Fostering Eco-Cultural Literacies for Social, Cultural and Ecological Justice: A Perspective From Aotearoa (New Zealand)
journal contributionposted on 30.07.2020 by Jenny Ritchie
Any type of content formally published in an academic journal, usually following a peer-review process.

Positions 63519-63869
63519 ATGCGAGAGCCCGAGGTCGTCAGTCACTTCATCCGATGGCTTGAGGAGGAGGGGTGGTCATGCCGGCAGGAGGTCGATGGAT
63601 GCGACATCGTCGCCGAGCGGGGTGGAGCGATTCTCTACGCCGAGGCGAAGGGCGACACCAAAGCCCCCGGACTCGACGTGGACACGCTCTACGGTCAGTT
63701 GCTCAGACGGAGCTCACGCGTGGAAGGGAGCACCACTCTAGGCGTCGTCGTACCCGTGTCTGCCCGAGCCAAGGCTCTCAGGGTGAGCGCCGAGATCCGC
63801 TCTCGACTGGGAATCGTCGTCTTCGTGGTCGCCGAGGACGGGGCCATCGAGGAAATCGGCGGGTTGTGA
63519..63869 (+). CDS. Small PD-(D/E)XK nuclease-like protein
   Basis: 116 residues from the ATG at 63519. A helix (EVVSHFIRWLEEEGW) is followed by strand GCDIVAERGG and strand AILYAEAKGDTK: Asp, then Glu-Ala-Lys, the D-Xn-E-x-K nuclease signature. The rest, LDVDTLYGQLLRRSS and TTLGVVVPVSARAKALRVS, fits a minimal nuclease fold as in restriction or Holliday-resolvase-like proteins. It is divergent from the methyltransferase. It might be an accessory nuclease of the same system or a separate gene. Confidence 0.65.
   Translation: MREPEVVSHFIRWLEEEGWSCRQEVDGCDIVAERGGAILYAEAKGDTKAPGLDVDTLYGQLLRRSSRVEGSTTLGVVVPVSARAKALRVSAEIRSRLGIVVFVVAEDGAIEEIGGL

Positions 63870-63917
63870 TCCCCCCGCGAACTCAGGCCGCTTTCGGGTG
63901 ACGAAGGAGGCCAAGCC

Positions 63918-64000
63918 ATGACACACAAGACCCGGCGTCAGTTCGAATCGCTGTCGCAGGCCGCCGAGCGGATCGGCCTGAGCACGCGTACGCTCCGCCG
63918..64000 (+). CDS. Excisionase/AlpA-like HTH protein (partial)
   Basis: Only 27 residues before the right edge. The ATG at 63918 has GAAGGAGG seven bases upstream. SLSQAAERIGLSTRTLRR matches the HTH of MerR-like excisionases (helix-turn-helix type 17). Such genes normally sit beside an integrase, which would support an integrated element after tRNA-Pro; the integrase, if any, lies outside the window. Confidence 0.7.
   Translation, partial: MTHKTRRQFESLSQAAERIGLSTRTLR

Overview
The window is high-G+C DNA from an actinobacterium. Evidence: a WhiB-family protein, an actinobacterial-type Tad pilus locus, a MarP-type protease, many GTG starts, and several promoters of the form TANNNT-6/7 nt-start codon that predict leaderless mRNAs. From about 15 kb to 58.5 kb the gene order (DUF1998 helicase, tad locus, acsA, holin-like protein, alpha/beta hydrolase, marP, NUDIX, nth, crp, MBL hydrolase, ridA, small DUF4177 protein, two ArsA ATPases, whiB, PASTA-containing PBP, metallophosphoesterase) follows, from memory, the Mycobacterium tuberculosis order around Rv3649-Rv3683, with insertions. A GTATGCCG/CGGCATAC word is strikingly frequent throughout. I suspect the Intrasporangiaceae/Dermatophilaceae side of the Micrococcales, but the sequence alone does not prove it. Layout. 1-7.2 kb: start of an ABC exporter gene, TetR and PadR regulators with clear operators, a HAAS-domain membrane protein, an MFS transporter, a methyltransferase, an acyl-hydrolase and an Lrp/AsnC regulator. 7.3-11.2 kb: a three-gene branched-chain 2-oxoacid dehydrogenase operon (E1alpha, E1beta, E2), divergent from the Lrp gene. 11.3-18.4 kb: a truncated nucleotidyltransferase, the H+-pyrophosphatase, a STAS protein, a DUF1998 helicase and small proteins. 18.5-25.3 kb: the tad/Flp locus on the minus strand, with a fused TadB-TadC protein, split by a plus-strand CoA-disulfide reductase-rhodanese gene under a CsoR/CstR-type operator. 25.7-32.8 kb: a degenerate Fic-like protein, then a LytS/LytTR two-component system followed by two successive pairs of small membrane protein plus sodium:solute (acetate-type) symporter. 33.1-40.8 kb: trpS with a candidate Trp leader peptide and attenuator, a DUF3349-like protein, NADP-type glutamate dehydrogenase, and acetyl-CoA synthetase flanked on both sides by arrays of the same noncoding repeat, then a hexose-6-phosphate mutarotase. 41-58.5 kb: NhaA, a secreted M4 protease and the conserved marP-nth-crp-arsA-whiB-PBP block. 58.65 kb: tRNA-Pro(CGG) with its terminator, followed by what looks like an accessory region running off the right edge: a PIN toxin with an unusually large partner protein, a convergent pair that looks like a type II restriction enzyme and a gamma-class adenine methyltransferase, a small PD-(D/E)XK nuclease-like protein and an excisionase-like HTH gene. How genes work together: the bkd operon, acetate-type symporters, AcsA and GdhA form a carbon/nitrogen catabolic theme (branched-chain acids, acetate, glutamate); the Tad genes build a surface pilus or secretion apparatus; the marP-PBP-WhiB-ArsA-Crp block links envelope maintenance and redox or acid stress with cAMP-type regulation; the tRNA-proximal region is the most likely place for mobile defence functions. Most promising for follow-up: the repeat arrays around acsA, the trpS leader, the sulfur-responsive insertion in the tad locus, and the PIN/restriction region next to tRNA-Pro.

© 2017, Springer Science+Business Media B.V. Pedagogies that reflect the eco-cultural literacies of local Indigenous peoples have potential to foster young children’s empathy for our planet as well as for other humans and for more-than-human kin such as mountains, rivers, forests, plants, fish, insects and animals. This article explores some ways in which early years educators can implement pedagogical strategies that encompass the eco-cultural literacies of local Indigenous peoples. These pedagogical strategies are illustrated through data gathered from children, teachers and families in two early childhood centres that participated in a wider study of early childhood care and education settings in Aotearoa (New Zealand). The data show how these pedagogical approaches can generate dispositions of respect and restraint with regard to use of resources whilst introducing children to traditional Indigenous sustainability practices. Eco-cultural literacies provide a counter-narrative to dominant discourses that perpetuate the exploitation of our planet and her resources whilst confining the focus of education to predetermined, narrow literacy and numeracy standards. In drawing upon ancient wisdoms, there are implications for how early childhood care and education settings internationally can engage in localised eco-cultural literacies that offer hope for sustainable futures.